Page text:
The Creation and Taking of Human Life: The Courts' Confused (and Confusing) Understanding of the Creation and Taking of Human Life
Teresa Stanton Collett
University of St. Thomas School of Law
Montana Law Review, p. 1029, 2007
U of St. Thomas Legal Studies Research Paper No. 07-21
This essay, scheduled to be published in the Montana Law Review, argues that current abortion jurisprudence allows women to act irresponsibly regarding children they intentionally conceive, while imposing strict liability upon males for any sexual activity that results in the conception of a child. In cases involving women's decisions to continue or terminate their pregnancies, there is little or no consideration for the unique dependency of the unborn child, created by the voluntary sexual activity of the women, while consideration of the needs of the child is determinative of males' legal responsibility. This anomoly is reflective of a larger theme in American law regarding the state's obligation to provide for the personal security of each citizen, but disregards Anglo-American law regarding the use of lethal force to defend self and others.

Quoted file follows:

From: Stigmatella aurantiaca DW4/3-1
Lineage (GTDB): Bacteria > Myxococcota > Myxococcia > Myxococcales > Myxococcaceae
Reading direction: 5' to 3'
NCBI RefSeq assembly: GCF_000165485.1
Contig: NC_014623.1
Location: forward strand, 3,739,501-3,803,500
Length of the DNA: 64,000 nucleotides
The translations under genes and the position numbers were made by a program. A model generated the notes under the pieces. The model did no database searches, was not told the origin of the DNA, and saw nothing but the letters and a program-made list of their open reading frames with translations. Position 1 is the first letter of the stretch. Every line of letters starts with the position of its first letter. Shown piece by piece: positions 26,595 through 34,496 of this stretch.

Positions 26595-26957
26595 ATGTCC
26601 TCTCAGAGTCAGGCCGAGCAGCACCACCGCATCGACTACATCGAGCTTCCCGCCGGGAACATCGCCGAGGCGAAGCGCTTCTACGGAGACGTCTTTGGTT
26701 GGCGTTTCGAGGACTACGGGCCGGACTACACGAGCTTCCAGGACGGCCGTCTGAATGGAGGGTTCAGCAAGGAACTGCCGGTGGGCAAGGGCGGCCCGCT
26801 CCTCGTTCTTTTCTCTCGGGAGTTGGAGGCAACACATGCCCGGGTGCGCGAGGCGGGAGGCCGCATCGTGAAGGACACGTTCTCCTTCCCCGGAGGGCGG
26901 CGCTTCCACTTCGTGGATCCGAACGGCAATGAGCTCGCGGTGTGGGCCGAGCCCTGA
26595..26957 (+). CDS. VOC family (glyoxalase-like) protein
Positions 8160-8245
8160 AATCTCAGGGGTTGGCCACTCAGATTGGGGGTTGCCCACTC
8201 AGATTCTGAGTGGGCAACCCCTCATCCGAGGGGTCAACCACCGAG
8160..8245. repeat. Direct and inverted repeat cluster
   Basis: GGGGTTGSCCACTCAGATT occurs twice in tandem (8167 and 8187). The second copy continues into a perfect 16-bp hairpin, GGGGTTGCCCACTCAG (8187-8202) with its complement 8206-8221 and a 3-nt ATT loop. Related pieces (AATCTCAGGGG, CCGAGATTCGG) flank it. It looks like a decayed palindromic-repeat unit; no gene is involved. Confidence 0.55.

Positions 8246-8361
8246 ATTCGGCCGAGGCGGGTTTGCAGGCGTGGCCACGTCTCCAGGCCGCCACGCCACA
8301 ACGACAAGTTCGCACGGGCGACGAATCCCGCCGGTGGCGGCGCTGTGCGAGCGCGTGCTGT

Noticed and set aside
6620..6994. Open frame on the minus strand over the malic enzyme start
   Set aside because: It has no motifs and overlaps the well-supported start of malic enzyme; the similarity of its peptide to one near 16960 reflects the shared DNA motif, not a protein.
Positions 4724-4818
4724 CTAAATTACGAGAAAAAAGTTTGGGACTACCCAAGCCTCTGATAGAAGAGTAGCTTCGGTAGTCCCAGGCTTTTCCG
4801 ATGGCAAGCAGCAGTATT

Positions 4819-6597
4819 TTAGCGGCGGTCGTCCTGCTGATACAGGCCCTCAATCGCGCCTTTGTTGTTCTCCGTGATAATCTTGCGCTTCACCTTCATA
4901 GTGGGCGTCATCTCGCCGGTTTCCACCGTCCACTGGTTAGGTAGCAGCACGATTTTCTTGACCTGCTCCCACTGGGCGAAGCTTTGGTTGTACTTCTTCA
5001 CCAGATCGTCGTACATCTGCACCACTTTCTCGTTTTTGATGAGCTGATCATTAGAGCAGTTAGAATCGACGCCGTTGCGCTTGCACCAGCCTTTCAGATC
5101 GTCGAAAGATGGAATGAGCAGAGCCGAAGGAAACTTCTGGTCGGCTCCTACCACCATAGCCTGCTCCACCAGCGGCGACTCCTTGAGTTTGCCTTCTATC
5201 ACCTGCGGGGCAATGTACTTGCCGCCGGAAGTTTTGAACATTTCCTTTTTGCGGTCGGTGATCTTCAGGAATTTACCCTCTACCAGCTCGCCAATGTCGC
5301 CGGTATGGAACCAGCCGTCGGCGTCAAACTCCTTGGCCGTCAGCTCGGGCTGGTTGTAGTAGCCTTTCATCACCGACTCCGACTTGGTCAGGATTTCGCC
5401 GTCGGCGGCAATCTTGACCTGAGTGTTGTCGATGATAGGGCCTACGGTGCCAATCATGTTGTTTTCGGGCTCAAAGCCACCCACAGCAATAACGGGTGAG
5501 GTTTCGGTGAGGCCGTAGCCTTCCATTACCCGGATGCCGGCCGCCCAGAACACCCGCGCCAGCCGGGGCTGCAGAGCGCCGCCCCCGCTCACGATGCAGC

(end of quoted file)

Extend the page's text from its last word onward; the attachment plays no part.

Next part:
Number of Pages in PDF File: 15
Keywords: Constitutional law, human life, judicial activism, marriage, familyAccepted Paper Series
Date posted: June 14, 2007
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